I attended the wedding ceremony of a friend of mine a couple days ago on Friday the 13th. Obviously, the bride and groom are not very superstitious, and no doubt they had an easy time booking the facilities for the day. As if the calendar weren’t enough, prior to the ceremony a mirror in the room fell from the wall and broke. If a black cat ran by, I didn’t see it. The couple took it all in good humor, though I wonder if they’ll think back to the date and mirror when they hit the inevitable rough patches all relationships have.
I strive to be skeptical in my assessments of the world at large, to the point of being a fan of CSICOP and a reader of the Skeptical Inquirer. These days, out of politeness, I refrain from offering unsolicited statements of these views in general company since they always offend somebody. (I was ruder when I was younger, but who isn’t?) If asked, however, I will answer. If a discussion about some paranormal or supernatural subject arises, I will toss in my skeptical two cents. I don’t raise the subject myself though. Not only is there the politeness issue, but I no longer think it is possible to change minds in this matter. As with so many other issues, most (perhaps all) of us believe what we do not because of reason but because of our predispositions; we then chose what evidence to notice and what to ignore to support them. We rationalize rather than reason. The especial problem with superstition is that a superstitious tendency is hardwired into our very natures – and not just into human nature.
In 1948 B.F. Skinner published a classic paper called Superstition in the Pigeon. At this point, perhaps we should define “superstition” in a way that applies both to pigeons and people: an irrational belief, often accompanied by a ritual intended to influence an outcome. Skinner noted that if he fed pigeons on a purely random schedule, each pigeon would tend to repeat a behavior (twirling, pacing, head-nodding, or whatever) it was performing the first time it was fed. Since the bird now was performing this behavior more often, just by the odds it was likely to be fed again while performing it, which reinforced the behavior. So, every bird tended to acquire a ritual behavior that it associated with getting fed. There in fact was no connection between the rituals and the food, but that didn’t stop the birds.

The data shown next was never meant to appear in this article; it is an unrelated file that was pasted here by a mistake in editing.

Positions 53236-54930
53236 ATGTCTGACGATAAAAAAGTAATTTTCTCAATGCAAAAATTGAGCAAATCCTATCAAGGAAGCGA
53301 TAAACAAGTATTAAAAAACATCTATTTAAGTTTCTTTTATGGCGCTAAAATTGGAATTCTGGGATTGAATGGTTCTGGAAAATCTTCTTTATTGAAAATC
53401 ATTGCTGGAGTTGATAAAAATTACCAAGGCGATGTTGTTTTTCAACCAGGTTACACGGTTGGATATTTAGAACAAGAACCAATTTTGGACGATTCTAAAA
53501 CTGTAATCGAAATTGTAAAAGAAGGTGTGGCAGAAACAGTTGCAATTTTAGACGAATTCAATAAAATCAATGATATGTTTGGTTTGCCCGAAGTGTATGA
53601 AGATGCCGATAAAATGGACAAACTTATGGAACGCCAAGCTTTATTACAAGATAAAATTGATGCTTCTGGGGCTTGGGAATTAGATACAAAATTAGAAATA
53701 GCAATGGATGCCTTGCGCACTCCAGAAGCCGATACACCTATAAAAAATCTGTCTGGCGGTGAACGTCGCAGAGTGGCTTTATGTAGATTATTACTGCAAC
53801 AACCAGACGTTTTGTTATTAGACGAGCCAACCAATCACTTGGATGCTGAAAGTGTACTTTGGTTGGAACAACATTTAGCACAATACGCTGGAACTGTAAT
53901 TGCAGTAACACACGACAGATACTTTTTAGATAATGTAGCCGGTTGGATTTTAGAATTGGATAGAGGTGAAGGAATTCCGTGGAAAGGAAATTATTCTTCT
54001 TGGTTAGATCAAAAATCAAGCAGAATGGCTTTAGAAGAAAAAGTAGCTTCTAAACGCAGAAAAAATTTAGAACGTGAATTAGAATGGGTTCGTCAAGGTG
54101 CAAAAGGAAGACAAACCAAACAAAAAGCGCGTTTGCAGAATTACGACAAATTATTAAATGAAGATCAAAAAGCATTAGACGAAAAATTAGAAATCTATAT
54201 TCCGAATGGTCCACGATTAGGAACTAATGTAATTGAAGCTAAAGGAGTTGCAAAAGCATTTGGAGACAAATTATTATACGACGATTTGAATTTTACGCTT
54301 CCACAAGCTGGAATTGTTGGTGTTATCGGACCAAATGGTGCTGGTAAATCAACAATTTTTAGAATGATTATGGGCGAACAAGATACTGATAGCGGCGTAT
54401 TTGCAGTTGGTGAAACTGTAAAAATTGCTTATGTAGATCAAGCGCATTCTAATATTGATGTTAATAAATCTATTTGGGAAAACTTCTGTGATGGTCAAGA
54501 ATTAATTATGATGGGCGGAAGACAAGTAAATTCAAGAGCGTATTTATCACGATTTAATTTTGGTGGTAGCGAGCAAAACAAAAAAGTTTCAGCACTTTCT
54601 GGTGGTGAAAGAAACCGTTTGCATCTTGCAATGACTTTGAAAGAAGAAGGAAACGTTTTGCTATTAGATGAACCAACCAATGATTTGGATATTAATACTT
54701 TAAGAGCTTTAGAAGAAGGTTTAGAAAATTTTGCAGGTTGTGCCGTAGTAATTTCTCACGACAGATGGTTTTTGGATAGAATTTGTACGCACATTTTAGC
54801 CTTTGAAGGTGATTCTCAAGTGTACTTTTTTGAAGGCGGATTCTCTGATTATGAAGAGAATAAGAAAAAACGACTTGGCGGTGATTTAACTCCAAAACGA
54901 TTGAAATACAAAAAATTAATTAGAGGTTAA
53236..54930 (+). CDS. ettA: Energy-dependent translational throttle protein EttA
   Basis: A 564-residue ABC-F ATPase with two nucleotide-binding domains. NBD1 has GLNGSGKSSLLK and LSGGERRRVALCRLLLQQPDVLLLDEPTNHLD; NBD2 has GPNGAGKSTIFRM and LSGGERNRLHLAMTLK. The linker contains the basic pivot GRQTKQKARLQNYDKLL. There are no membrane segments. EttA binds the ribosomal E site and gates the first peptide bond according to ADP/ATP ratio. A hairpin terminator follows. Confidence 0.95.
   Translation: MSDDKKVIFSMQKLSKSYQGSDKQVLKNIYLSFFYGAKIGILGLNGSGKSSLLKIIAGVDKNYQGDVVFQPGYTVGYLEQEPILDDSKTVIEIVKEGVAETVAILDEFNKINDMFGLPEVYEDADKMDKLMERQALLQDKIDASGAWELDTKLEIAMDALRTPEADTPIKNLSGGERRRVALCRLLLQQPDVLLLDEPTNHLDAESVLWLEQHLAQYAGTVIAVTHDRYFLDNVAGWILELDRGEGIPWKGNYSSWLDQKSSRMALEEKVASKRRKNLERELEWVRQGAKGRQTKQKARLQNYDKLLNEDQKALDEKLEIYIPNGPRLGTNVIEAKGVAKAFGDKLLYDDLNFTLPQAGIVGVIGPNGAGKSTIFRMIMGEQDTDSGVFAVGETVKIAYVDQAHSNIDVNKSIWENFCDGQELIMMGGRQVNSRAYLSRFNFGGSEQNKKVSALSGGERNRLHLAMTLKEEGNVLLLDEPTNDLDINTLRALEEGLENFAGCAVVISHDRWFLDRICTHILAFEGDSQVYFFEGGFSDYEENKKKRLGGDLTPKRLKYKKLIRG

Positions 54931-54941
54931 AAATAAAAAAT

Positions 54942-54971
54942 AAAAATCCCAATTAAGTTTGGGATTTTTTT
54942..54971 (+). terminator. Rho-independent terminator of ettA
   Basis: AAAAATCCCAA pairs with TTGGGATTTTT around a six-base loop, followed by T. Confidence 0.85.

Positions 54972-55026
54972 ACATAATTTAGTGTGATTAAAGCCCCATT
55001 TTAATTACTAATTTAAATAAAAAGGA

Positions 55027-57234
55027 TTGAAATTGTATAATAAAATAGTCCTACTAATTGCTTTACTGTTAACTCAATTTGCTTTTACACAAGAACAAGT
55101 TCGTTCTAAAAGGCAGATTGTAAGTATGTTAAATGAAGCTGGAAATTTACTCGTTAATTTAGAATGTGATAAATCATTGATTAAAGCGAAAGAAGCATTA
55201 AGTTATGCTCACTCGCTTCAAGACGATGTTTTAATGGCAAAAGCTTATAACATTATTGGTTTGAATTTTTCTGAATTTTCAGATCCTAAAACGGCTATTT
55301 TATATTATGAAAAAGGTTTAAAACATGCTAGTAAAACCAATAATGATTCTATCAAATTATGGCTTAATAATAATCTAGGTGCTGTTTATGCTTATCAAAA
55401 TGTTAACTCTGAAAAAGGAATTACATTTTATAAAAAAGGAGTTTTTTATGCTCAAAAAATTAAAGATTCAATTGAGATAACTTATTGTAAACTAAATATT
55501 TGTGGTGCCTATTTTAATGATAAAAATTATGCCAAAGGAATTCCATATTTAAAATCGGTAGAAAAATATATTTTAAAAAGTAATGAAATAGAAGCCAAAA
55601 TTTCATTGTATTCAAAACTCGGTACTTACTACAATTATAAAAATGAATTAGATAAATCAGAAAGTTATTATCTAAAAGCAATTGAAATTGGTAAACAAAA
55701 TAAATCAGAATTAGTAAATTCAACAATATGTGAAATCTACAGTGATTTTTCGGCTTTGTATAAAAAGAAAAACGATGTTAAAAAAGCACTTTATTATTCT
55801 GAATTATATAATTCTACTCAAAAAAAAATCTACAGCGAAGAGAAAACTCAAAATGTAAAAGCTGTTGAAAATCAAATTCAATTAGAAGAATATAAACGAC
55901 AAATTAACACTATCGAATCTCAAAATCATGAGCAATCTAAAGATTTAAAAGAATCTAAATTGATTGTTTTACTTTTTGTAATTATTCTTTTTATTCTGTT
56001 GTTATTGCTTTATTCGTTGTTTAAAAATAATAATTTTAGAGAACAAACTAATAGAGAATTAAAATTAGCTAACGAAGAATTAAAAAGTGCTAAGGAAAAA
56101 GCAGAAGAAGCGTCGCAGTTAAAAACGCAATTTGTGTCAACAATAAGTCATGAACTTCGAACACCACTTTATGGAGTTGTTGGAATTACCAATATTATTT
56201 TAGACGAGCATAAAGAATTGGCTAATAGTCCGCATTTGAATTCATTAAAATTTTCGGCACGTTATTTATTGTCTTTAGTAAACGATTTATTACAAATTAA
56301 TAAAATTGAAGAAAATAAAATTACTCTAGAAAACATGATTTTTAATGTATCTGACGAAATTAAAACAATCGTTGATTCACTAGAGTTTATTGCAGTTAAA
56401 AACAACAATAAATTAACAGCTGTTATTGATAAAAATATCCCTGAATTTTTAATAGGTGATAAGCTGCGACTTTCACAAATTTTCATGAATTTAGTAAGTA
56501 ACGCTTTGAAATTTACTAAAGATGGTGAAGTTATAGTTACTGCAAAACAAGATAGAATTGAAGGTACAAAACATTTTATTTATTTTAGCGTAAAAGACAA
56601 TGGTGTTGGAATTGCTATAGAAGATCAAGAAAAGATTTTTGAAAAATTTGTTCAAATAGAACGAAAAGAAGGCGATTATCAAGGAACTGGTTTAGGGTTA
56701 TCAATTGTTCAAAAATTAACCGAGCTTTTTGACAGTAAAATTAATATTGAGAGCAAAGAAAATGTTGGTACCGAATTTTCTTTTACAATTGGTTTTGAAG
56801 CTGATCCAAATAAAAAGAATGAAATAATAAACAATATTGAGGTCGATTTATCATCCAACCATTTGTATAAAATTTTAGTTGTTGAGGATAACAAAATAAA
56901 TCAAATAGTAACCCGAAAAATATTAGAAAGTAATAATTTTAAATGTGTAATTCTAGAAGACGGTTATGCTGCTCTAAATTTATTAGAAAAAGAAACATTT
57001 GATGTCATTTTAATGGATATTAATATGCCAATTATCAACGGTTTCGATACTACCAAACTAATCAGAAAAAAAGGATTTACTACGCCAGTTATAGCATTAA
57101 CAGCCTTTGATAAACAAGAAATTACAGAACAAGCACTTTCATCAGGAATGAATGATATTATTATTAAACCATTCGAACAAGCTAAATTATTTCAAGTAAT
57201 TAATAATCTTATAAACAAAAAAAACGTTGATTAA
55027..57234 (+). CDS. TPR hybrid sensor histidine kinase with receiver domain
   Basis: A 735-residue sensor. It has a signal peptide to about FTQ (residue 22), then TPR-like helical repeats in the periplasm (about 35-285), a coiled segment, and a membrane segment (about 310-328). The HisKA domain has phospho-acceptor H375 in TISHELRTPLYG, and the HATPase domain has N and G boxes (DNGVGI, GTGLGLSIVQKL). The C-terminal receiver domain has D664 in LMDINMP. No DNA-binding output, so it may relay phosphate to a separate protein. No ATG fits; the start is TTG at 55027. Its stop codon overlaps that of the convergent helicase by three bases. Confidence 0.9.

Humans aren’t much different. Baseball players, for example, are notoriously superstitious. This one insists on eating a Twinkie before a big game and that one carries a rabbit foot. What is more, the rituals really do have an impact. If the batter doesn’t get his Twinkie or the First Baseman forgets his rabbit foot, he is likely to be distracted by the thought just enough to miss or fumble the ball more often. Even if the Twinkie-eater is skeptical enough to believe the association between pastry and batting skill is in his own mind rather than in any magical properties in Twinkies, he still may be distracted if he doesn’t get one.
Why would nature hardwire us to pick up irrational beliefs? Apparently because it is more dangerous to miss a pattern (between tall grasses and lurking lions, for example) than to see one that doesn’t exist. So, we infer patterns from random coincidences and end up performing senseless rituals to deflect nonexistent threats or to affect outcomes in impossible ways – e.g. avoiding cracks in the sidewalk while en route to buy a lottery ticket.
Some even argue that openly superstitious people are happier than those of us who resist those impulses (with whatever degree of success). There actually is a condition called “depressive realism.” Depressed people, it seems, have a much more accurate and realistic world view than people generally, though it is not clear if depression makes them realistic or if realism makes them depressed.
While the condition apparently exists, I don’t really buy the argument's implication that superstition is good for you. It is possible to be both realistic and carefree – even if realistic and pessimistic are effectively synonyms. Moreover, I've seen plenty of unhappy mystics. Obsessive-compulsive behavior is just superstition in overdrive, after all, and doesn’t look like a cheery way to live to me. It doesn’t matter anyway as a practical matter. I couldn’t believe in a rabbit’s foot if I tried, though no doubt I believe many things just as silly.
In any event, I hope to attend my friends’ first anniversary, held not in exactly a year but on the nearest Friday the 13th. I suggest they make breaking a mirror part of the tradition.